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December 3, 2009
2 Min Read
Worried about your cloud-based data going up in smoke? If you're the paranoid type, a new online service aims to deliver some peace of mind.Cloud computing service outages don't happen very often, but they do happen. While I didn't notice any of the Gmail outages earlier this year, plenty of other users did.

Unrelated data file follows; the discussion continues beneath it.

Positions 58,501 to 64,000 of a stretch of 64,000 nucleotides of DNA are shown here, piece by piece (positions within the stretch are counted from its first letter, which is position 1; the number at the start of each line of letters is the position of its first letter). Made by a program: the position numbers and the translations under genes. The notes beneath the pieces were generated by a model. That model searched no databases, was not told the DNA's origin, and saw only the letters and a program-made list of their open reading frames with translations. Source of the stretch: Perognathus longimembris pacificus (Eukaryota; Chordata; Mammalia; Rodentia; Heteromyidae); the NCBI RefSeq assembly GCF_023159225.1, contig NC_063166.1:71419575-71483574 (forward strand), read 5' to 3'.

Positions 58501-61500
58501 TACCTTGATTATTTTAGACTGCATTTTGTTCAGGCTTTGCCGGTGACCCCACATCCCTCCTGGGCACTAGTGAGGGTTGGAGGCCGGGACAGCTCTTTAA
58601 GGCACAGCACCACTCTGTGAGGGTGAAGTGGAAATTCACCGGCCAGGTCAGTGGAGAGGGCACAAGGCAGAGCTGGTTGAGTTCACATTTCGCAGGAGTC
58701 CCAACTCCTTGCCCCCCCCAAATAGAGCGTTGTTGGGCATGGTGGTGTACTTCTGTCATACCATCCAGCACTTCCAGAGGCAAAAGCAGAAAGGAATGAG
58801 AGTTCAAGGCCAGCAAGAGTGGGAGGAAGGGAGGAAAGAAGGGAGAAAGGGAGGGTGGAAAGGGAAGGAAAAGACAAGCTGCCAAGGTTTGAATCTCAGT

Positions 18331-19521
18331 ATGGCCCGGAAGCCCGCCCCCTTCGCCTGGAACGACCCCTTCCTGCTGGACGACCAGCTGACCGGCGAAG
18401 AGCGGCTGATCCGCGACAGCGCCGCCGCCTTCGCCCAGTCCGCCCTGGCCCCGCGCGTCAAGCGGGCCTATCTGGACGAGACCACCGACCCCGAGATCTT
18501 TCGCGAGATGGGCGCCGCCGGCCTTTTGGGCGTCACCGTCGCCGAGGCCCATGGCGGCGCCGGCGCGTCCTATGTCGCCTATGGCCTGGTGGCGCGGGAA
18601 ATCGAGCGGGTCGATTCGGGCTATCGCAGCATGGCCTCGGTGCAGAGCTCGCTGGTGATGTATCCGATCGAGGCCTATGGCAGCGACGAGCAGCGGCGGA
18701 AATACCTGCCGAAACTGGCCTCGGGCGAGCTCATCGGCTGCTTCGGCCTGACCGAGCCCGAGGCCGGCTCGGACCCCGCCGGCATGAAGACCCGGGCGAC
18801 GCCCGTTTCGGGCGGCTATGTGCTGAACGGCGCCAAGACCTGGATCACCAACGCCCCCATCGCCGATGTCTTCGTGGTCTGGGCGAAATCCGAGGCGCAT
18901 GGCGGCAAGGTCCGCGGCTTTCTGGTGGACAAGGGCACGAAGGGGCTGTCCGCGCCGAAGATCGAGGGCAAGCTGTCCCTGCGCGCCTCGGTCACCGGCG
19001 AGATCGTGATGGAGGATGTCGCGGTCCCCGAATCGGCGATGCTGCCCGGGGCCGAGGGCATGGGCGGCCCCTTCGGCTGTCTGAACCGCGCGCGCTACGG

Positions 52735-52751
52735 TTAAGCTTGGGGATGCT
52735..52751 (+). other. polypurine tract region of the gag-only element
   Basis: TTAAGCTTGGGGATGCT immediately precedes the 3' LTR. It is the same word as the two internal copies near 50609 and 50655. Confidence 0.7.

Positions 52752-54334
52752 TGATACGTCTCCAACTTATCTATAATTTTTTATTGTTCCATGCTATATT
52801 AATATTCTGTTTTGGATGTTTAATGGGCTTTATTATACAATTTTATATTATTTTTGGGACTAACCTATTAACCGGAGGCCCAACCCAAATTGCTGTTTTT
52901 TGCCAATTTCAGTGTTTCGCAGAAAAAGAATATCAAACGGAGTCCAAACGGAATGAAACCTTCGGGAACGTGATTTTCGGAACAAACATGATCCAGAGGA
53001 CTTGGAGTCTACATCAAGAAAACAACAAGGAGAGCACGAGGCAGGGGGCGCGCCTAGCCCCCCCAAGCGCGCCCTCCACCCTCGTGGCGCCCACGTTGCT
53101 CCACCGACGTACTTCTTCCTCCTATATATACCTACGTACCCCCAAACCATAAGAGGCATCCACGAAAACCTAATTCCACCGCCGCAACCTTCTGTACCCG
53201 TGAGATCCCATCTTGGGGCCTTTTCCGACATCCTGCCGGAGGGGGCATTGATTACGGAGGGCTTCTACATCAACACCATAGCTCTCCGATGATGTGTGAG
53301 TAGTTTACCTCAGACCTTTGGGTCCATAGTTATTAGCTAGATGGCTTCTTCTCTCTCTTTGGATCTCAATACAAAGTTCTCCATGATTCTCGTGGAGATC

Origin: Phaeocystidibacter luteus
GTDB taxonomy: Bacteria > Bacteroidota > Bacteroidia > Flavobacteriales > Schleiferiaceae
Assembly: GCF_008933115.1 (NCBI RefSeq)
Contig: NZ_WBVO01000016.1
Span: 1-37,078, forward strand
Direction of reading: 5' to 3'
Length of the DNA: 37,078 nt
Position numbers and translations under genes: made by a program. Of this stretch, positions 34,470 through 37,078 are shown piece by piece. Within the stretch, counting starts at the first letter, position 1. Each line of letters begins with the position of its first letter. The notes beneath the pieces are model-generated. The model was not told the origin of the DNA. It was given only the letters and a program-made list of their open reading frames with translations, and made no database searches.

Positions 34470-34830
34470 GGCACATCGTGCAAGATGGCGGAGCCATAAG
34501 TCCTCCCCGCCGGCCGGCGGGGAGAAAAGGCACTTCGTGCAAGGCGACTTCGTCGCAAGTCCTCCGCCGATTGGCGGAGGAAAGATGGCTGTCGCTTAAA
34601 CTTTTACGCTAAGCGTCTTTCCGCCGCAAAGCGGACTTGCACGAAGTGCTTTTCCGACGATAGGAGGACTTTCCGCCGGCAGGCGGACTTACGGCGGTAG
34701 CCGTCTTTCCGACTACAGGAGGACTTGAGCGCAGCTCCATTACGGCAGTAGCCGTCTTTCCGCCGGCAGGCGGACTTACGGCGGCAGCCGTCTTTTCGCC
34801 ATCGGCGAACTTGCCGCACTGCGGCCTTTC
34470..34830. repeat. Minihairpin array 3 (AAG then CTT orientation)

But what about a cloud outage that actually results in lost data? Could a service like Gmail, Google Docs, or Zoho actually suffer a hiccup (or a heart attack) serious enough to lose your data permanently, in spite of the money these companies pour into their data center infrastructures? If that sounds like a plausible scenario to you -- never mind the odds that it could actually happen -- then a service called Backupify is worth checking out. Backupify uses Amazon's S3 cloud storage infrastructure to back up account information and data from other online services. Currenty, Backupify supports 10 services, including Gmail/Google Docs, Facebook, Zoho, Twitter, and Wordpress. The service offers a minimal free version that supports only Twitter backups; a fully functional subscription will cost between $3.95 and $14.95 per month, depending upon how much storage space you need and what types of content you want backed up. (Backupify offers a 15 day free trial for any subscription level, so be sure to try before you buy.) Don't Miss: NEW! Storage How-To Center There are a couple of aspects to the Backupify service that I find especially attractive. First, the company's decision to use Amazon S3 for its own storage infrastructure means that you can retrieve your data even if Backupify itself went belly-up. In addition, Backupify enables users to download a third copy of their data to their own desktop systems, giving them yet another, non cloud-based, level of storage redundancy. In other words, consider yourself covered against pretty much any disaster short of an alien invasion or a killer asteroid. Is there really a market for a service like Backupify? Honestly, I don't think the world would end for anyone if all of their Twitter posts went poof! tomorrow. On the other hand, there are plenty of business users who now rely heavily upon services like Gmail, Google Docs, and Zoho; if something really did happen to their data (against all odds), there could be serious consequences. In the end, I suppose anyone weighing their data backup options should consider the same old question: Sure, maybe you're paranoid. But are you paranoid enough?
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